Long Island's Noah Rubin.
The signs of an American male tennis player stepping up and dominating seems as grim as our unemployment rate these days. But there's no trace of those feelings inside John McEnroe Tennis Academy as 17-year-old Noah Rubin is being groomed as the next hopeful.
According to Rubin's long time coach and JMTA Director of Tennis Lawrence Kleger, "Noah is the best tennis player to come out of New York since McEnroe."
Rubin knows how pivotal this next year will be for him as the Rockville Centre, Long Island native talked about what lies ahead.
Well in a year from now, a year and a half, I'm going to have to make a decision whether I'm going to do college or just go straight to [the] pro's. I have a lot of people telling me different things right now, so I'll have to step back and take a look at it every once in a while, but we'll have to see how well I do this next year in professional tournaments. That's what I will be focusing on is that, and the four grand slams, so we'll see how I do then. We'll make a decision when the time comes, but for now, just enjoy it and have fun with everything.
Rubin's father and coach, along with Kleger, shares in his son's anticipation saying, "I am just so proud of him. First, as an amazing person, and second, as an incredible tennis player."
The 5'8'', 140-pound Rubin made his biggest splash last June by beating Liam Broady of Britain, 6-2, 6-3 in the third round to advance to the quarterfinals of the 2012 French Open Juniors.
After the victory, Rubin credited his tennis mentor McEnroe by saying, "He just put a different perspective into my head, how to play tennis, how to look at different shots differently. I couldn’t get this from any other person."
While his performance at the French Open Juniors didn't exactly rival 17-year-old Michael Chang winning the French Open title back in 1989, it did land Rubin on a lot of people's radar—his best finish at a major last year.
American tennis fans are not the most patient of late in seeing silver linings and moral victories, but Rubin's progression is a welcome sign of encouragement, as opposed to the current state and microcosm of American men's tennis.
Mardy Fish and Brian Baker are nursing their respective health ailments. John Isner and Sam Querry have shown an inability to take the next step. Ryan Harrison's and Jack Sock's talent continues to be eclipsed by their immaturity, and Donald Young is simply lost.
As Rubin plays pro tournaments this year, he will undoubtedly get a pulse of where he measures up on the pro tour in 2013.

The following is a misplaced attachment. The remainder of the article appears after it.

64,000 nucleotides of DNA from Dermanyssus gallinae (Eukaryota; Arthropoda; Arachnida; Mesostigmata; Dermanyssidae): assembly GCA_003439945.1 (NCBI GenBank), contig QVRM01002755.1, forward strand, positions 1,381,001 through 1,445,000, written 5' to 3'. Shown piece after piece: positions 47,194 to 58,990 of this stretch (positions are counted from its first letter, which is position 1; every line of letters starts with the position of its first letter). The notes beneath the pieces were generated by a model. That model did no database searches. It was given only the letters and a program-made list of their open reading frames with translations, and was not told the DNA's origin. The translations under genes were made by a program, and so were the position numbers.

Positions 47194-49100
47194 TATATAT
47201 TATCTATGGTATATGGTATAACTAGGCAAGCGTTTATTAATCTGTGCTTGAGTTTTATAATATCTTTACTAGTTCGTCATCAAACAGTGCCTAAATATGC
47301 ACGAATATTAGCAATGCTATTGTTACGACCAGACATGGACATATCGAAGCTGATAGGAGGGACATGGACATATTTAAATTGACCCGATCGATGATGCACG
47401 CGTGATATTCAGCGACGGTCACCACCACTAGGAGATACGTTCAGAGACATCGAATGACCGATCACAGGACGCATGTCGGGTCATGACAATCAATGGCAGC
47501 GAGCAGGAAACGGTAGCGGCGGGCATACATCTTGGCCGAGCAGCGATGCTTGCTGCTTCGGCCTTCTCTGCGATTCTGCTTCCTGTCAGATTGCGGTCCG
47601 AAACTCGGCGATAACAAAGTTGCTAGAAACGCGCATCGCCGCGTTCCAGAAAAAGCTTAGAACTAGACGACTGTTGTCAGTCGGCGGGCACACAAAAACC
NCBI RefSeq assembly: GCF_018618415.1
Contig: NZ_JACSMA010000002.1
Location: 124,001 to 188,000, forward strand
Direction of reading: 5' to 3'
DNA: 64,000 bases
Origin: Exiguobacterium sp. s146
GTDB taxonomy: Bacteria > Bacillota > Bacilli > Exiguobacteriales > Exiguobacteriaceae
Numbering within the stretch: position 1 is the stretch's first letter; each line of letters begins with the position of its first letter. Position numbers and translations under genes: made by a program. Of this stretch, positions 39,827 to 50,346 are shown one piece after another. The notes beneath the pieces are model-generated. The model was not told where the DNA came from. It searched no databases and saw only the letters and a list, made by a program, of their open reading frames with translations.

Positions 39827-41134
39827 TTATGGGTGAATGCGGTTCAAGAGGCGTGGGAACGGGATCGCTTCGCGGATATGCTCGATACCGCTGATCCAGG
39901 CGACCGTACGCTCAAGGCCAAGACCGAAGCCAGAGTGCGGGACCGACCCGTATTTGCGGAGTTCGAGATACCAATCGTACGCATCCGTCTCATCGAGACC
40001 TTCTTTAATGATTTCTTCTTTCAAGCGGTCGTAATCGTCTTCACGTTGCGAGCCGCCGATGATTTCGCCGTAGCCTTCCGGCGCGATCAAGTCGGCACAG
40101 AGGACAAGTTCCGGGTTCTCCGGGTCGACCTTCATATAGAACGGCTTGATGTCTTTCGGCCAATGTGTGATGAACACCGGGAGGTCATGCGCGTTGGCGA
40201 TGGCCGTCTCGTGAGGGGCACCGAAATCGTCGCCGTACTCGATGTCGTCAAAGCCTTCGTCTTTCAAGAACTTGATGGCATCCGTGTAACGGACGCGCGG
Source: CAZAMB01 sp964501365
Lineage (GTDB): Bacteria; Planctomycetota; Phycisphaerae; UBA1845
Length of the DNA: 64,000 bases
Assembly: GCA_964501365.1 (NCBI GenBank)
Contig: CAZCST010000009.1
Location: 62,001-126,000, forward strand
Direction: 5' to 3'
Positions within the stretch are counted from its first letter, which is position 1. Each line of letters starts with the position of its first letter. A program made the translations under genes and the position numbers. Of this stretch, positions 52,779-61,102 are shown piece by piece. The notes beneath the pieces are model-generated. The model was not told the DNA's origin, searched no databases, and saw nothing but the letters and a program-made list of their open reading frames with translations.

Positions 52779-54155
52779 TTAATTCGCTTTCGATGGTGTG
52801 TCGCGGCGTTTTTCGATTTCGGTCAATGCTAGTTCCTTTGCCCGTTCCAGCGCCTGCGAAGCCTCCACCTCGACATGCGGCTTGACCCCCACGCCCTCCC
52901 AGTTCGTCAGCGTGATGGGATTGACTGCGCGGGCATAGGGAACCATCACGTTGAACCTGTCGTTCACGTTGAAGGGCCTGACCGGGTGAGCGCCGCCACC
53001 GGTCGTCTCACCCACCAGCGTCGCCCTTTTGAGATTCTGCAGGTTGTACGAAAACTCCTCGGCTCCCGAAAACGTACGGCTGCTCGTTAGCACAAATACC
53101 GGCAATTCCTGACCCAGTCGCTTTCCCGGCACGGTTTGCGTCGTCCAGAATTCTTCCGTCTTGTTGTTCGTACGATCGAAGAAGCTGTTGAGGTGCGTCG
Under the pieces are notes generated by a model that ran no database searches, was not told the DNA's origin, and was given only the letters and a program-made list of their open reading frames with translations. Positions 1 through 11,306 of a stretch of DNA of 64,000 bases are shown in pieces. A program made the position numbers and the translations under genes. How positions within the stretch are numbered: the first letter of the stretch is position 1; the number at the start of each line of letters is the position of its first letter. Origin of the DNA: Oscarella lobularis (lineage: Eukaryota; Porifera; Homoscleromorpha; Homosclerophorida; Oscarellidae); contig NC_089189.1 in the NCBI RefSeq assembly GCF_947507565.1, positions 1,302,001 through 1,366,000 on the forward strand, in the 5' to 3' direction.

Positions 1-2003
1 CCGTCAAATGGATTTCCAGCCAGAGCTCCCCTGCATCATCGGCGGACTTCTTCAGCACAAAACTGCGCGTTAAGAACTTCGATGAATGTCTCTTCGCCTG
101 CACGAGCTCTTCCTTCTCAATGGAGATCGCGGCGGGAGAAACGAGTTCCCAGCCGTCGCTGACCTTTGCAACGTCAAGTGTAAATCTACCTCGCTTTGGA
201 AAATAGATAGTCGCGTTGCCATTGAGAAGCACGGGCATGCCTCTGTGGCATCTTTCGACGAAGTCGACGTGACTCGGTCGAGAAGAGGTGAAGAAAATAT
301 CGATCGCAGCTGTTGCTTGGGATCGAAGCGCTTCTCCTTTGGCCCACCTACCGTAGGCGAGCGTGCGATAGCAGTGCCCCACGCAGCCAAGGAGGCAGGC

Rubin will be forced to evaluate his growth and progression beyond just his physical gifts in the coming year, and Socks' story from when he was Rubin's age should serve as a great barometer for him.
Sock had won the 2010 U.S. Open junior title, gaining rising-star recognition like Rubin is now, but has since been unable to grasp the subtleties of the pro game and recently was relegated to the Challenger circuit for his final five matches of the 2012 season.
Rubin however, comes off wise beyond his years, highlighting his intangibles but also aware of what he needs to improve upon.
I would like to say that my mental game is one of my biggest strengths that I have, and also my speed I would say is a big strength of mine.
In the future hopefully I get bigger and stronger, match up with these guys because I'm starting to play some professional tournaments. These guys are 25-years-old, already built normally so it's tough to compete against them, so I'll have to use my own capabilities against them.
Rubin did suffer a hairline fracture in his wrist six weeks ago but he's been undergoing physical therapy and strength training and will be ready for a rigorous tournament schedule, which begins in five weeks.
According to current ITF junior boys rankings, Rubin is currently No. 15 in the world and 1,048 on the ATP Tour.
Even though the magnifying glass is securely on Harrison's and Sock's every move, 2013 will be a very telling year for Rubin and what's in store for years to come.
McEnroe has been retired from professional tennis (21 years) longer than Rubin has been alive, but maybe the 17 year old can end the drought and emerge as the next great American from New York.
Unless otherwise noted, all quotes were obtained firsthand.